Commissioned by the SMSF Association as an update to a report prepared for ASIC in May 2013, Costs of Operating SMSFs, the report aims to dispel what the group believes are lingering myths about the ongoing costs of running an SMSF and the appropriate size for an SMSF.

It also addresses market changes in SMSFs which the SMSF Association believe have dramatically altered the landscape.

Money Management

The cost of running self-managed superannuation funds (SMSFs) has become more competitive over the past seven years, because of the increasing cost of industry funds.

That is one of the bottom line findings of new research conducted for the SMSF Association by Rice Warner which found that reductions in fees for SMSFs and retail funds and the increase in fees for industry funds had changed the relative competitiveness of SMSFs in comparison to larger funds regulated by the Australian Prudential Regulation Authority (APRA).

The Rice Warner analysis said that it was also clear that fees considerably lower than those on pricing schedules were being charged to some SMSFs which meant that they were competitive even at small sizes.

The inside Advisor

SMSFs are not as expensive to operate as many, including ASIC and the Productivity Commission, have led us to believe, according to a report by consulting actuaries Rice Warner, and published to coincide with the start of ‘SMSF Week’.

The report was commissioned by the SMSF Association (SMSFA) which has been continually irked by both the Productivity Commission’s comments on SMSFs in a broader study of superannuation and the adoption of its conclusions by ASIC, as well as various commercial websites that service that market.

Rice Warner concluded that because costs of operating SMSFs have fallen, and costs to members incurred by APRA-regulated funds have risen, that the average SMSF with $200,000 was competitive with the larger funds, and SMSFs with more than $500,000 were significantly cheaper.

Financial Standard

New research suggests that self-managed super funds are giving retail and industry funds a run for their money in terms of fees and returns.

Joint research by the SMSF Association and Rice Warner found SMSFs with $200,000 or more are cost competitive with both industry and retail super funds. Balances of $500,000 or more are generally the cheapest alternative.

The research puts to rest the argument that SMSFs are not competitive on costs compared to APRA-regulated super funds, SMSFA chief executive John Maroney said.

The reduction in fees in SMSFs and retail funds while the increase in fees for industry funds since the inaugural 2013 report has changed the relative competitiveness of SMSFs in comparison to the APRA-regulated funds, he said.

Self Managed Super

Control over retirement income investments, rather than costs, has been identified as the chief reason most SMSFs are set up, the SMSF Association has said.

According to a survey of nearly 800 SMSF trustees conducted by the association, the leading reasons trustees choose an SMSF are control, flexible investment choices, dissatisfaction with their existing fund, and tax and estate planning.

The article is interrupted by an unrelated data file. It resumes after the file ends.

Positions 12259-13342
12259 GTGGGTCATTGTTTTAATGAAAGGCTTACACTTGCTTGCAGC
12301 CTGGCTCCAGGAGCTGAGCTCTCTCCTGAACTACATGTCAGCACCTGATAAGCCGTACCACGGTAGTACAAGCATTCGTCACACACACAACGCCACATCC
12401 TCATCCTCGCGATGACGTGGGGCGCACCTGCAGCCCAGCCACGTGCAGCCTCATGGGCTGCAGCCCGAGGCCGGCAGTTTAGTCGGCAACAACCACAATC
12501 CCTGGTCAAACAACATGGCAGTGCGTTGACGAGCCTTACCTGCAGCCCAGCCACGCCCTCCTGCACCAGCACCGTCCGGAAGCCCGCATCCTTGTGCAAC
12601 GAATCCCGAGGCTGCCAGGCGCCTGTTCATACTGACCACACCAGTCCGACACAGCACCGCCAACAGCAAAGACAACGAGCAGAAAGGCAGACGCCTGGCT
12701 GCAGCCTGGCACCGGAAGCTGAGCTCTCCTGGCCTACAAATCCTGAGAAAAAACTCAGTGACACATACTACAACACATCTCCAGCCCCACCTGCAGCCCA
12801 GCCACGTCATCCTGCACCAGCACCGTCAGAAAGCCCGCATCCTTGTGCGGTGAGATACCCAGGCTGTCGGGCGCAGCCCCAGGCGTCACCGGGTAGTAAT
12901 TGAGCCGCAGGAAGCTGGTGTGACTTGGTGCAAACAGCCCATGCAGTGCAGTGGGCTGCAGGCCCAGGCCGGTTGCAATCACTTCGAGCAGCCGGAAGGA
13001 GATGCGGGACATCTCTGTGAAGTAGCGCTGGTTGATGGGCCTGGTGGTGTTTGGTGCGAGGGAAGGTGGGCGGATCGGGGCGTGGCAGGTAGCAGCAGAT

“In a nutshell, it’s individuals wanting to take control of their financial future,” Association chief executive John Maroney said as part of the launch of a new information flyer outlining the reasons some trustees and members may have for establishing a fund.


Self Managed Super

The temporary emergency capital-raising relief measures implemented by the Australian Securities and Investments Commission (ASIC) and Australian Securities Exchange (ASX) to help companies during the COVID-19 pandemic severely disadvantaged SMSF and retail investors, the SMSF Association has said.

SMSF Association chief executive John Maroney said the relief, which came into effect at the end of March and helped companies raise urgently needed capital by allowing the 15 per cent placement capacity to be lifted to 25 per cent, had advantaged large institutional investors and penalised existing SMSF and retail shareholders.

“I think a lot of SMSF investors have potentially missed out. Based on the statistics at the end of last year, they have holdings of over $200 billion in ASX-listed companies and so if you’re missing out on potential for substantial raises there, if you’re suffering dilution, that is a significant impact on people’s savings,” Maroney said today during an SMSF Association webinar.

 

Self Managed Super

Heffron has welcomed SMSF running cost research that shows funds are far more cost-competitive than they are generally perceived to be, noting the only rising costs are those from regulators.

Heffron managing director Meg Heffron said the recent SMSF industry study from Rice Warner, commissioned by the SMSF Association and supported by SuperConcepts, had cleared up the common misconception SMSFs were always an expensive option compared to Australian Prudential Regulation Authority (APRA)-regulated funds.

Your Life Choices

Rice Warner report reveals the magic number that makes SMSFs a competitive option.

The federal government says self-managed superannuation funds (SMSFs) are too tricky for the layman. “There may be better options for your super savings,” the Australian Tax Office (ATO) says. “It’s best to see a qualified, licensed professional to help you decide.”

The Australian Securities and Investment Commission advises you to choose a financial adviser, despite the challenges being worked through in that industry.

Self Managed Super

A significant number of SMSFs considered uncompetitive on a cost basis typically with balances below $200,000 have historically grown to exceed this efficiency threshold in a very short period of time, new industry research has shown.